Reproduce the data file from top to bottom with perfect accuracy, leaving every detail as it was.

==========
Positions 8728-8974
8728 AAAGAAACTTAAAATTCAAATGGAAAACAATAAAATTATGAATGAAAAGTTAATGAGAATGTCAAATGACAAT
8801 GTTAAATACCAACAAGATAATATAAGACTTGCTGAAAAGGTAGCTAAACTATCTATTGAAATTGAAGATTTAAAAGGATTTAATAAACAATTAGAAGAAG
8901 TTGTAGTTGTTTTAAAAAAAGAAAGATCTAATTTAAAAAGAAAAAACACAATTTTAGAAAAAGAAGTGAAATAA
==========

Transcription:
Positions 8728-8974
8728 AAAGAAACTTAAAATTCAAATGGAAAACAATAAAATTATGAATGAAAAGTTAATGAGAATGTCAAATGACAAT
8801 GTTAAATACCAACAAGATAATATAAGACTTGCTGAAAAGGTAGCTAAACTATCTATTGAAATTGAAGATTTAAAAGGATTTAATAAACAATTAGAAGAAG
8901 TTGTAGTTGTTTTAAAAAAAGAAAGATCTAATTTAAAAAGAAAAAACACAATTTTAGAAAAAGAAGTGAAATAA